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My 5 year old is around 3'8"/45 lbs. and still rides in his forward facing car seat, a Britax Marathon. Since he's getting older now, I want to put him in a booster seat instead. All of his friends are using them now (and have been for a few years). I'm not sure which is safer or if it even matters.

Any links to good research about this would be helpful. Thanks.

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Well it looks like I'm easily looking at 6 years plus according to this new study. Article –  Dennis Apr 8 '11 at 19:41

4 Answers 4

up vote 5 down vote accepted

The American Academy of Pediatrics recommends that once children transition from rear-facing seats, they should stay in forward-facing seats with a harness until they exceed the maximum weight or height for that seat. At that point, they should move on to a booster seat and shoulder belt.

For the Britax Marathon, this means your child should stay in it until he is either 65 lbs, or the maximum recommended height (couldn't find the height limit on their website).

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My sons pediatrician said ALWAYS wait until your child hits the seat maximum. –  Wayne Oct 10 at 20:32

I'd go by what the local DMV/State specifies.

NYS states:

Booster seats are for children who have outgrown convertible or toddler seats. Booster seats are for children who are four to eight years old, weigh 40 to 80 pounds, and are less than four feet, nine inches in height. You can use a booster seat until an adult seat belt correctly fits the child without use of the booster seat. Always use both the shoulder and lap belts with a booster seat. Never use only the lap belt with a booster seat.

TN law specifies (more fitting to your situation):

Children age four (4) through age eight (8), and measuring less than four feet nine inches (4'9") in height, must be secured in a belt-positioning booster seat system, meeting federal motor vehicle safety standards in the rear seat, if available, or according to the child safety restraint system or vehicle manufacturer's instructions. (Note: If the child is not between age four (4) and age eight (8), but is less than four feet nine inches (4'9") in height, he/she must still use a seat belt system meeting federal motor vehicle safety standards.)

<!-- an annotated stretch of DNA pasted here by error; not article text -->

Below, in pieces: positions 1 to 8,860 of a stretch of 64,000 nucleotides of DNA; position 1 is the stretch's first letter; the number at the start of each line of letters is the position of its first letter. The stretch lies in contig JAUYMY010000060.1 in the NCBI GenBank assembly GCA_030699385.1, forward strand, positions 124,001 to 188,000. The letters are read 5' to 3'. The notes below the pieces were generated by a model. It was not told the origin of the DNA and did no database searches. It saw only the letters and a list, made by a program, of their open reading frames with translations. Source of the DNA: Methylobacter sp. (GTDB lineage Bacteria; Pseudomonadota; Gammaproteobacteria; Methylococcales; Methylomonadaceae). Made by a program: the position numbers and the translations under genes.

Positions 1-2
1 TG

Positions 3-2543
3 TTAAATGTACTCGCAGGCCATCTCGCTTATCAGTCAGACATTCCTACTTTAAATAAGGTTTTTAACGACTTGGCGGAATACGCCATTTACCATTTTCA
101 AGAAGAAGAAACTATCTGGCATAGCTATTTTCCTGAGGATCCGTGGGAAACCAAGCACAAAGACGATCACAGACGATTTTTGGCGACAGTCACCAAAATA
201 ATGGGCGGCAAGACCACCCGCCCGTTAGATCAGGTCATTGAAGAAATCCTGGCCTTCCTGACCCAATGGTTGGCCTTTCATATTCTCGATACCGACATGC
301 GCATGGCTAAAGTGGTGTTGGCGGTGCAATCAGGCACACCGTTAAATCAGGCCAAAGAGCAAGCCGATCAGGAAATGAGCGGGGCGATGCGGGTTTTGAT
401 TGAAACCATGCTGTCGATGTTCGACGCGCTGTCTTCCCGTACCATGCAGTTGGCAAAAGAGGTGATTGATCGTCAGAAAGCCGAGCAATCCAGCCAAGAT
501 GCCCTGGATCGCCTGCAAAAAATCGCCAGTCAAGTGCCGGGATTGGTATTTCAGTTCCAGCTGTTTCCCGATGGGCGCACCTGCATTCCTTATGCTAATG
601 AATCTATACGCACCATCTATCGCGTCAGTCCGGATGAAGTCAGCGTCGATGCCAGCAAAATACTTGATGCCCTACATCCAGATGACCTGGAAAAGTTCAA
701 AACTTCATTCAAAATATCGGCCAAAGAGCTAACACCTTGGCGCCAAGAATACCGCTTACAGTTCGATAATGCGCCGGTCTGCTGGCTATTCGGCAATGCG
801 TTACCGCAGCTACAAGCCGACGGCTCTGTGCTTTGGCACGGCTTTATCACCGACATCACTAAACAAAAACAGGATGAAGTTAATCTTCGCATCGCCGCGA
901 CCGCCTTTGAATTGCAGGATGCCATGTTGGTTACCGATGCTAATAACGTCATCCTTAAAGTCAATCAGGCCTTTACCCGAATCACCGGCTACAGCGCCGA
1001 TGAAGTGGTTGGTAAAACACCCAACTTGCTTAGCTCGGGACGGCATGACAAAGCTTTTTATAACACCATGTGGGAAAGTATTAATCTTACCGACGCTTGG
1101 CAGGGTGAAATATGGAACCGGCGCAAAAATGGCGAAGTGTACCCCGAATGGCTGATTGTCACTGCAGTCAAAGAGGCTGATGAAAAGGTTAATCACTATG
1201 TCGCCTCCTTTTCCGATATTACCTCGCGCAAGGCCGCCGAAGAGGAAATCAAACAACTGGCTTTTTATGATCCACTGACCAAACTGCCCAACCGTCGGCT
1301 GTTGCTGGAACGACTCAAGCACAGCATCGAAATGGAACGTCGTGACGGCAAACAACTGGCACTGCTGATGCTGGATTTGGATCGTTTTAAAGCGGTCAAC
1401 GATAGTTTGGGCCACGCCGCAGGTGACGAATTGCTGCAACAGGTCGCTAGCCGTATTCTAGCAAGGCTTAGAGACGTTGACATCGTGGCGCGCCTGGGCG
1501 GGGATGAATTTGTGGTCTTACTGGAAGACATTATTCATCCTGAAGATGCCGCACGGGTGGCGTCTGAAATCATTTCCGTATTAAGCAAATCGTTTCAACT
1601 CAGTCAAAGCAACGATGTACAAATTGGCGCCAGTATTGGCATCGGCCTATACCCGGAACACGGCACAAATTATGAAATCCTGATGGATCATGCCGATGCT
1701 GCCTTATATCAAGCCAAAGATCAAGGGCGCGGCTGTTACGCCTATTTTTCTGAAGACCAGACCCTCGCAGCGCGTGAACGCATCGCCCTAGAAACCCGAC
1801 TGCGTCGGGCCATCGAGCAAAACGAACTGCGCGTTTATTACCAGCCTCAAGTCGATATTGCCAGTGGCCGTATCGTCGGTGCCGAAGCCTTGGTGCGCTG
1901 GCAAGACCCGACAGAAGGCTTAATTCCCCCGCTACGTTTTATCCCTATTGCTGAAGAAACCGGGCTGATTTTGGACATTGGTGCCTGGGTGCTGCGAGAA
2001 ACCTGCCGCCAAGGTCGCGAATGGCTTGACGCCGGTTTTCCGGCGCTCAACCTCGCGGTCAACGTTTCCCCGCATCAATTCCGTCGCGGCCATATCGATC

Both results were found googling "booster seat [state]"

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Check your local laws. Car seat use long ago stopped being just about safety and began being about scoring legislative points. If you live anywhere in the US, these transitions are likely heavily regulated to the point that you don't actually have a choice in the matter.

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Some sources say that there is no difference in safety between a booster and a car seat as long as they are used and fitted correctly. My sons pediatrician disagrees and says that having both shoulders secure gives better protection in side impact and roll over crashes (hence six-point harnesses in race cars). The NHSTA suggests using a car seat as long as possible (7 years old unless outgrown). The CDC makes the same suggestions and actually gives some numbers that support the statement of car seats being safer (variance of 9% between injury reduction of car seat vs booster).

Even with those suggestions, if your son is conscious of the fact he is still in a "little kid" chair and his friends are not then it may be best for him to move up to a side-impact rated Highback Booster.

Car Seats for Little Tikes
USA State law map

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